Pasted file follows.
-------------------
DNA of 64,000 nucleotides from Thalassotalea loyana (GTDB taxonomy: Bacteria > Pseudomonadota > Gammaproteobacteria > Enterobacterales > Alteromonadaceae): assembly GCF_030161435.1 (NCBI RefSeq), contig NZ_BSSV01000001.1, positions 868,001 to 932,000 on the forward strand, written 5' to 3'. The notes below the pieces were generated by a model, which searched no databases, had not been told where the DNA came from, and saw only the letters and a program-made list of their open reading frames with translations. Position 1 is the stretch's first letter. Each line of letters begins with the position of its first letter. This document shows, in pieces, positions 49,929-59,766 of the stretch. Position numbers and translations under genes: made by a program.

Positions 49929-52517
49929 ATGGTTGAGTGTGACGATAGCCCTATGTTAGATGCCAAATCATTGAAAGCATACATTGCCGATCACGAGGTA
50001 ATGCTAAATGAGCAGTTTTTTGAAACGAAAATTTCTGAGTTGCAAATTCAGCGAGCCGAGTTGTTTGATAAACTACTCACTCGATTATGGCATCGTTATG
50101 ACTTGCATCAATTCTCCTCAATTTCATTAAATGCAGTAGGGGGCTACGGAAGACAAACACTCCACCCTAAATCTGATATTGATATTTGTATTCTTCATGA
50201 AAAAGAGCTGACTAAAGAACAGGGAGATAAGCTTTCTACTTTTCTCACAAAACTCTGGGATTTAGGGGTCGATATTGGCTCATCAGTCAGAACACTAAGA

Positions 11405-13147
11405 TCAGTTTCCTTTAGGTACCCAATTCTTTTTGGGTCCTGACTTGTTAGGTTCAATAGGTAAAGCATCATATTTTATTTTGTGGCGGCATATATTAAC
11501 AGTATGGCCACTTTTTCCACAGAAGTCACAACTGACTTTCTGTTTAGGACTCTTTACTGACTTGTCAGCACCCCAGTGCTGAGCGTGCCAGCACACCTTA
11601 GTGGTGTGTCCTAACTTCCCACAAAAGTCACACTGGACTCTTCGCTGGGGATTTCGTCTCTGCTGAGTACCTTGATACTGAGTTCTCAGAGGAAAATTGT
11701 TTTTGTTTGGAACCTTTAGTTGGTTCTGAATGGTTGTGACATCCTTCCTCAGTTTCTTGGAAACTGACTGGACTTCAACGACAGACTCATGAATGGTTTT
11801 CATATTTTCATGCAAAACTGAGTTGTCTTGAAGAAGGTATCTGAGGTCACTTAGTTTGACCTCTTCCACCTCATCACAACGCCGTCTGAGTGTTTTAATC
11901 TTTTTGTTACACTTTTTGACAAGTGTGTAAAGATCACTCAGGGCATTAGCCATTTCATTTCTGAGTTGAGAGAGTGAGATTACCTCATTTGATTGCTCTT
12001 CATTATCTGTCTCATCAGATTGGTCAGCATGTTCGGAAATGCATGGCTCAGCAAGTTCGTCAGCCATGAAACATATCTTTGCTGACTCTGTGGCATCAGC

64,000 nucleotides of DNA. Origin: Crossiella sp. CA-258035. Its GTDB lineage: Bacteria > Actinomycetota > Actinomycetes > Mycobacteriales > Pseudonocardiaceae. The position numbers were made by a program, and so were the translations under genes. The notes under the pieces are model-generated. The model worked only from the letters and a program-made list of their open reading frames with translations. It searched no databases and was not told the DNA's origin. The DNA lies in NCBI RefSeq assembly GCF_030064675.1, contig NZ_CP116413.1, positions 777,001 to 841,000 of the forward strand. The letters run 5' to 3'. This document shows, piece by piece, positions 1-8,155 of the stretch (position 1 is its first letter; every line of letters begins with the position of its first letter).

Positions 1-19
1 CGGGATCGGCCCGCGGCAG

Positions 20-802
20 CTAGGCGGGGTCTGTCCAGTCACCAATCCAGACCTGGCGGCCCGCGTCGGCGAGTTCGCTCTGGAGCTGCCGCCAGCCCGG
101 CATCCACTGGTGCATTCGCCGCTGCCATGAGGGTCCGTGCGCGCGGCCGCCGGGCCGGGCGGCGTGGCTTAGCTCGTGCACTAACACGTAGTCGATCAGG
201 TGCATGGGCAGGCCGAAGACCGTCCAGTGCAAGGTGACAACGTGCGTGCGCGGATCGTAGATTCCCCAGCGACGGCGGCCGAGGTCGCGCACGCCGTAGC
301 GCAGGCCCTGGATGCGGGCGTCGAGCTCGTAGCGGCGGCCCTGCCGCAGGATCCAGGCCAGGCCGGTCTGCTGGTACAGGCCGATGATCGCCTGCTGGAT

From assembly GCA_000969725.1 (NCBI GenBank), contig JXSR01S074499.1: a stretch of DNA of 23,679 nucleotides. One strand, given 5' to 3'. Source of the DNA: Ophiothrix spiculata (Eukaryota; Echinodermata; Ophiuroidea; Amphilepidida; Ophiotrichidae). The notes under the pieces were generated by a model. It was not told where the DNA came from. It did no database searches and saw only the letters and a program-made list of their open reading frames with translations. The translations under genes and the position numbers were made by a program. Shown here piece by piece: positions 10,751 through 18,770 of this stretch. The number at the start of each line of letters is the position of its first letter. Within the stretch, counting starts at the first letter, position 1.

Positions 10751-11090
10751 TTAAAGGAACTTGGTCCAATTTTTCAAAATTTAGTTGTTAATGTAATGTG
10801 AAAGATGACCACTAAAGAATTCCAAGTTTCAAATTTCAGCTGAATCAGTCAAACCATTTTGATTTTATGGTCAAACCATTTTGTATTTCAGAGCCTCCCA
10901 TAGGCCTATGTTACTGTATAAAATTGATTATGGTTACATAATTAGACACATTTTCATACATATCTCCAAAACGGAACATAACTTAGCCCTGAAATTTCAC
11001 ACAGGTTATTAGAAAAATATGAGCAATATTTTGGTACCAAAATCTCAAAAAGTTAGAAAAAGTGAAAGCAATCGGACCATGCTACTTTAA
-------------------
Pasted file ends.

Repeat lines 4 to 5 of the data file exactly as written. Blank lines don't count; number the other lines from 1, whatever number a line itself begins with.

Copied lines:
50001 ATGCTAAATGAGCAGTTTTTTGAAACGAAAATTTCTGAGTTGCAAATTCAGCGAGCCGAGTTGTTTGATAAACTACTCACTCGATTATGGCATCGTTATG
50101 ACTTGCATCAATTCTCCTCAATTTCATTAAATGCAGTAGGGGGCTACGGAAGACAAACACTCCACCCTAAATCTGATATTGATATTTGTATTCTTCATGA